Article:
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ECE PhD Defense: "RF-Powered Internet of the Things," Mohammad Yousof Naderi


Room 114, West Village F

December 2, 2015 11:00 am to 1:00 pm
December 2, 2015 11:00 am to 1:00 pm


Wireless charging through directed radio frequency (RF) waves and ambient RF energy sources is an attractive solution to power small wireless devices. RF-based wireless charging can potentially realize battery-less sensor networks and eliminate the need for external power cables or periodic battery replacements. However, the coexistence of data communication and energy comes at the cost of new challenges, which this research tackles holistically through a combination of system level design, experimentation, analysis and protocol formulation.

First, a stochastic tool for analyzing nodal residual energy and lifetime distribution is proposed. Our analytical framework models an energy harvesting sensor as a stochastic semi-Markov process and introduces a new analysis technique, called energy transient analysis. The framework returns, with fine granularity, the energy consumed during various protocol-related functions, as well as the incoming energy via harvesting. As a second contribution, the opportunities and challenges of RF energy harvesting are identified through extensive practical testing. This study lays out essential network design guidelines for separating energy transmitter (ET) operations and those of the RF energy harvesting nodes in the spatio-temporal and frequency domains. It also examines the energy interference among concurrent RF waves that may result in destructive combinations of the net signal energy if the ETs are randomly placed. To verify the experimental findings, a set of closed form equations for omni-directional ETs is developed that accurately captures the locations where the ET action is cumulative. Next, a medium access control called RF-MAC is designed for ET and sensor coordination that jointly selects energy transmitters and their frequencies based on the collective impact on charging time and energy interference, sets the maximum energy charging threshold, requests and grants energy, and decides the access priority of both data and energy.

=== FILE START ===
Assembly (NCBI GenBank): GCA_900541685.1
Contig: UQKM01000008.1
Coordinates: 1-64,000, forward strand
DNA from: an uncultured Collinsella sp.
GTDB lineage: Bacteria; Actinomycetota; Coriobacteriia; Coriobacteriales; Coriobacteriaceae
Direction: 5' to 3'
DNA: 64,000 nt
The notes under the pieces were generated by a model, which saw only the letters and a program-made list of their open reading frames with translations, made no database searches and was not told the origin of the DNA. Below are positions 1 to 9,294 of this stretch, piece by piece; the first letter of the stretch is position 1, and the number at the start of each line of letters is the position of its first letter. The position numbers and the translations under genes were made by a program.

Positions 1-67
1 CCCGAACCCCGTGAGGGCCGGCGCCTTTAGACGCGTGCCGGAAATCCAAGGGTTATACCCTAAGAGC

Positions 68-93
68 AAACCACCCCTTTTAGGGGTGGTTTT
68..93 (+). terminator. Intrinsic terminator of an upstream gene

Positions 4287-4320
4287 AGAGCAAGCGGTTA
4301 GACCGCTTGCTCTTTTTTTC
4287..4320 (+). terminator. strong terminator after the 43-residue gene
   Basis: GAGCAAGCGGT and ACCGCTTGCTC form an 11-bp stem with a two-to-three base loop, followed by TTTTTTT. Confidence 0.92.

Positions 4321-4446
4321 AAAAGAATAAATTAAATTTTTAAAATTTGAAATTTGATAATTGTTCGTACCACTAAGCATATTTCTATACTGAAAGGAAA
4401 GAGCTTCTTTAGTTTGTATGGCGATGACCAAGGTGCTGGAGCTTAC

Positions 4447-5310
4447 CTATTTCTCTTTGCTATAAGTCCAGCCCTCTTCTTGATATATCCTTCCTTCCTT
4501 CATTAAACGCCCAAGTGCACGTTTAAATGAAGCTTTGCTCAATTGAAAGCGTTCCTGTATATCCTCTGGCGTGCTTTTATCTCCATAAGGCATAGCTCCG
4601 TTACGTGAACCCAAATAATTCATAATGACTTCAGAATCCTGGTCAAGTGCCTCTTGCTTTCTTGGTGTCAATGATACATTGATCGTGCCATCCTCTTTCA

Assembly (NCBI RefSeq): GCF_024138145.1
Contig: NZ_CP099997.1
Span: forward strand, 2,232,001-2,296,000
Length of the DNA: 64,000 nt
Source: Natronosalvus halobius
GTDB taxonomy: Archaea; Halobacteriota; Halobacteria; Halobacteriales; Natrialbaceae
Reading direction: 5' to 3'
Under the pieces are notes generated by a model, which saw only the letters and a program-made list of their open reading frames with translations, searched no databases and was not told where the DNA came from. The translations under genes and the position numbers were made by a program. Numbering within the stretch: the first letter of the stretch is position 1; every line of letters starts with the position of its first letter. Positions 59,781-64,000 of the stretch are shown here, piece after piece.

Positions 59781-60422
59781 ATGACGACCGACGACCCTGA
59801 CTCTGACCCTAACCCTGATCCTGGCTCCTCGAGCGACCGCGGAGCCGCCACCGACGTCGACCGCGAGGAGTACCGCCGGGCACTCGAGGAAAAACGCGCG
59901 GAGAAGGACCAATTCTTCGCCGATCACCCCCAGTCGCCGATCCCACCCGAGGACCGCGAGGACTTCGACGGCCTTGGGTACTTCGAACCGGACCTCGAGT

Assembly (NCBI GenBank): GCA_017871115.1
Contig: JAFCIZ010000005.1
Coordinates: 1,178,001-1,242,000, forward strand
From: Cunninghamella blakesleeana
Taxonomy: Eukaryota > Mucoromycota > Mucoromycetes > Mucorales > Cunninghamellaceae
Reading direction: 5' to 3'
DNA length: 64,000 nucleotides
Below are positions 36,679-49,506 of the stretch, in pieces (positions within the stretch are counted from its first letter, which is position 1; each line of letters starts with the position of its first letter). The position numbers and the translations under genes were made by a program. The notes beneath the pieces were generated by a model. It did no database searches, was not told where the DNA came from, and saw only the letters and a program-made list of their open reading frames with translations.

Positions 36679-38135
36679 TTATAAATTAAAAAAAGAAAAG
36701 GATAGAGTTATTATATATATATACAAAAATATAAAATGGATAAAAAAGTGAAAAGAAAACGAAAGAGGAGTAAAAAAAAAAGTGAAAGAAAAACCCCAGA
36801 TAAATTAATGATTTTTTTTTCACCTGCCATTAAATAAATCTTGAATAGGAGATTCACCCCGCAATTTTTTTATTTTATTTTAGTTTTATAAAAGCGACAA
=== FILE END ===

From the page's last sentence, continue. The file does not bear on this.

Finally, a planning and network resource management framework for powering small form factor sensor node called HYDRA is introduced that uses distributed ad hoc beamforming-capable ETs and leverages cognitive ambient energy harvesting from cellular and TV spectrum bands. HYDRA proposes a new strategy for supplying energy called energy-in-advance transfer (EIA) which provides nodes in advance with the energy they will need for current and future operations. In the planning phase, it determines the locations of ETs that jointly maximizes energy from ambient sources and minimizes the number of ETs to reduce costs and overhead. In the resource management phase, through novel mathematical formulations for optimal radiating power levels and phases of the ETs, HYDRA determines the spatial scheduling of the energy beams mapping ET operations to changing network requirements and available ambient energy, while minimizing the energy expenditures of ETs.

The results of this work can all be integrated to address real-world wireless powered systems, such as the design of the next generation RF-powered Internet of the Things (IoT).


Advisors: Professor Kaushik Chowdhury & Professor Stefano Basagni

Committee Member:
Professor Tommaso Melodia